Taiwan Continues Cruise Missile Effort
By Wendell Minnick
TAIPEI — Taiwan will begin low-rate production of the Hsiung Feng (HF)-2E (Brave Wind) land-attack cruise missile later this year, despite improving cross-Strait relations, U.S. pressure to discontinue the effort, and a slowdown fomented by Beijing-friendly elements in the government, sources at the Ministry of National Defense (MND) and elsewhere said.
Advocates argue that Taiwan must maintain a counterstrike option until China renounces the use of military force as a means of unification and reduces the 1,300strong batteries of Dong Feng-11 and -15 short-range ballistic missiles aimed at the self-governing island.
“A procedure for building mutual confidence in military affairs cannot be established if China does not give up the use of force and eliminate missiles aimed at Taiwan,” National Defense Minister Chen Chaomin told the legislature March 16.
Chen told legislators the development of HF-2E, which he called a defensive weapon, was approved by the legislature and would continue unless they passed a resolution to kill it.
The Brave Wind will be Taiwan’s first land-based missile that can strike the mainland across the Taiwan Strait, which is no more than 220 kilometers wide and 130 kilometers at its narrowest point. The first production model of the HF2E will be a 600-kilometer variant; an 800-kilometer variant is under development.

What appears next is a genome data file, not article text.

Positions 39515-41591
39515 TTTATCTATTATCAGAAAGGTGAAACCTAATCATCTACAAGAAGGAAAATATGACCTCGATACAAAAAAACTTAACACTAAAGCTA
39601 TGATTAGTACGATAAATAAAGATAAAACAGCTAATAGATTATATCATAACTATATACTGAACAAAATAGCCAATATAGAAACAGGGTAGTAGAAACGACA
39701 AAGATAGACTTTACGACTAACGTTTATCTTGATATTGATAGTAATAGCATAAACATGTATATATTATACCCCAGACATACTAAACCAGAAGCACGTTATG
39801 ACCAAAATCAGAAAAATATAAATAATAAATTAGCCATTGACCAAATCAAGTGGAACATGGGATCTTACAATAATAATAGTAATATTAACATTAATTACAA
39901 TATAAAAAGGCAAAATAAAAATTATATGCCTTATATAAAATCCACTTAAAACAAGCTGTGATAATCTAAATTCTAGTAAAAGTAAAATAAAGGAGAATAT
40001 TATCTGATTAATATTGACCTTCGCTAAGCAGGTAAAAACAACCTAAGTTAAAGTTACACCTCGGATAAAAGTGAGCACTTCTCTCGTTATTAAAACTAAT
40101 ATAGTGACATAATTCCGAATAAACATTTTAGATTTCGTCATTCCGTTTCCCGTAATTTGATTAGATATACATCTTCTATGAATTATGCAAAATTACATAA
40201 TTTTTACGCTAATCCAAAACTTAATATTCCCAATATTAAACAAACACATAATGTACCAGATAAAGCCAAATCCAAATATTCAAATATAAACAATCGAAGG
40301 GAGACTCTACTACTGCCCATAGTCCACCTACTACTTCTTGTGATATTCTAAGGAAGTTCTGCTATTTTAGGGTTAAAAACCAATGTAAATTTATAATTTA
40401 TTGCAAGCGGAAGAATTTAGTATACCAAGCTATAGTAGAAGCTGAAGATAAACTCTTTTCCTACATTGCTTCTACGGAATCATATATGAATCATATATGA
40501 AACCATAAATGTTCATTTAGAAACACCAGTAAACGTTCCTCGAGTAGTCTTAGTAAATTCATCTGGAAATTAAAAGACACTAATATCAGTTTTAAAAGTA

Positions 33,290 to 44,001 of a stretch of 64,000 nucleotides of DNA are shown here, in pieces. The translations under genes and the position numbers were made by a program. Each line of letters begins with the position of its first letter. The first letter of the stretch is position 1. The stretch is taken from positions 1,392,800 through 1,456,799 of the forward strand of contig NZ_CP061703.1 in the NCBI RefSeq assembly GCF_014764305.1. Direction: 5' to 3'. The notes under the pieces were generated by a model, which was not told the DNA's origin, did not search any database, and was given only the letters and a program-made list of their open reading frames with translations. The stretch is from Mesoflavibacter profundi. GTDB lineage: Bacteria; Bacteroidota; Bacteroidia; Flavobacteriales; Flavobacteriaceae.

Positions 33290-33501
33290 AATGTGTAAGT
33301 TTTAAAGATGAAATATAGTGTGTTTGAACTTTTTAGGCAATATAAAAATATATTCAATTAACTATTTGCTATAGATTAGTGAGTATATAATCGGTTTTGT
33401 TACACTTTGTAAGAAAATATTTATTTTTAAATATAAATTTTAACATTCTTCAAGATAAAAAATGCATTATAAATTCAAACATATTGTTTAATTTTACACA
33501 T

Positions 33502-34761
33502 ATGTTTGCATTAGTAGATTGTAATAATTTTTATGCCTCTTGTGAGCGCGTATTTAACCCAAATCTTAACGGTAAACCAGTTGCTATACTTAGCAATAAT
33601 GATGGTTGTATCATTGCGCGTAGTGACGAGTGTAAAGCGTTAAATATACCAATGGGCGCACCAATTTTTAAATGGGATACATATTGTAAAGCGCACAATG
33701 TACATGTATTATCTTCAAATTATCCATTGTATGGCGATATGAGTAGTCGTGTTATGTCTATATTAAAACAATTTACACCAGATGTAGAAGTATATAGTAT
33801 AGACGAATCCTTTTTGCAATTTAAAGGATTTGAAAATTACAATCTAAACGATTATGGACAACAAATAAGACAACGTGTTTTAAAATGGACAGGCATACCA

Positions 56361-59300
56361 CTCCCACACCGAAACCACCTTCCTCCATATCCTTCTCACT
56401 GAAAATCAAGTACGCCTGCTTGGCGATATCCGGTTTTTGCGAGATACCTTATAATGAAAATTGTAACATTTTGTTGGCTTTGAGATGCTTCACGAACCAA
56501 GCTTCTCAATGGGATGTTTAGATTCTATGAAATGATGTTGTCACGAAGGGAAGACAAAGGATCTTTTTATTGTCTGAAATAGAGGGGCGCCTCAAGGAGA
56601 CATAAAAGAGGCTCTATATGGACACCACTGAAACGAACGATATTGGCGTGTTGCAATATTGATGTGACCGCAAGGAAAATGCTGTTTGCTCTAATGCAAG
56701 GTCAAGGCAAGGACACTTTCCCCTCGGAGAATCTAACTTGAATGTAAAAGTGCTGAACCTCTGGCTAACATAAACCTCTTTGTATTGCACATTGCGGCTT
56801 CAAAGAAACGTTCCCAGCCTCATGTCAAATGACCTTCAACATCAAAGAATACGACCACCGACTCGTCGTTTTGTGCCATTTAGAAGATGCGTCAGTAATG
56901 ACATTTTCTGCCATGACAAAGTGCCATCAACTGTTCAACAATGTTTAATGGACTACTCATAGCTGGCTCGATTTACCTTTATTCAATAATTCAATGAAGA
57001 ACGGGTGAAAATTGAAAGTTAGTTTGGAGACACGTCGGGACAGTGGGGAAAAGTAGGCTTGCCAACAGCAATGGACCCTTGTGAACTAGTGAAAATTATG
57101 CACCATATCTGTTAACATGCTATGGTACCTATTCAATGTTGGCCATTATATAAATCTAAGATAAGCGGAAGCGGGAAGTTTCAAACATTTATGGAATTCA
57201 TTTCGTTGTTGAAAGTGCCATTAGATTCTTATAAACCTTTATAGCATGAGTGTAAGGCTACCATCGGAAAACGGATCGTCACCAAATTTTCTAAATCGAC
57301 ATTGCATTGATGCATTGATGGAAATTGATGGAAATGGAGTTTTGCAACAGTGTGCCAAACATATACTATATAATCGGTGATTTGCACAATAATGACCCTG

In 2007, the legislature cut the HF2E budget. Su Chi, then a Chinese Nationalist Party (KMT) legislator and now the National Security Council secretary-general, said there were fears that Beijing would regard the HF-2E as an offensive weapon. Some legislators suggested the HF-2E could be used to strike Shanghai or the Three Gorges Dam. Ultimately, the program was allowed to continue after a deal between the pro-independence Democratic Progressive Party and the Beijing-friendly KMT.
In 2008, it was reported that the U.S. government had blocked the export of missile components to Taiwan in an attempt to stop the program. Critics of the move noted that Washington had already sold Taiwan Harpoon Block II anti-ship missiles, whose land-attack mode is basically the same as the HF-2E.
Despite these hurdles, the program survived, but the election of KMT’s Ma Ying-jeou as Taiwan’s president last year renewed fears that the government would ax the program.
Ma has openly discussed confidence-building measures and a peace treaty with China, drawing fire from opponents who say he is making too many concessions to China without a reciprocal response, such as the reduction of missiles aimed at Taiwan.
Ma has been working to balance efforts to improve relations with Beijing while working to conclude arms purchases from the United States. Taiwan is waiting for a U.S. decision on offers that include submarines, Patriot PAC-3 air defense missile systems and UH-60 Black Hawk utility helicopters offered by the Bush administration in 2001.
Taiwan’s military-run Chungshan Institute of Science and Technology (CSIST)’s missile programs include the Tien Kung-3 (Sky Bow) air defense missile system, the Hsiung Feng-3 anti-ship missile and the Tien Chien-2A (Sky Sword) anti-radiation missile to be outfitted on the Indigenous Defense Fighter.
Unconfirmed reports say CSIST is also working on short- and mediumrange ballistic missiles.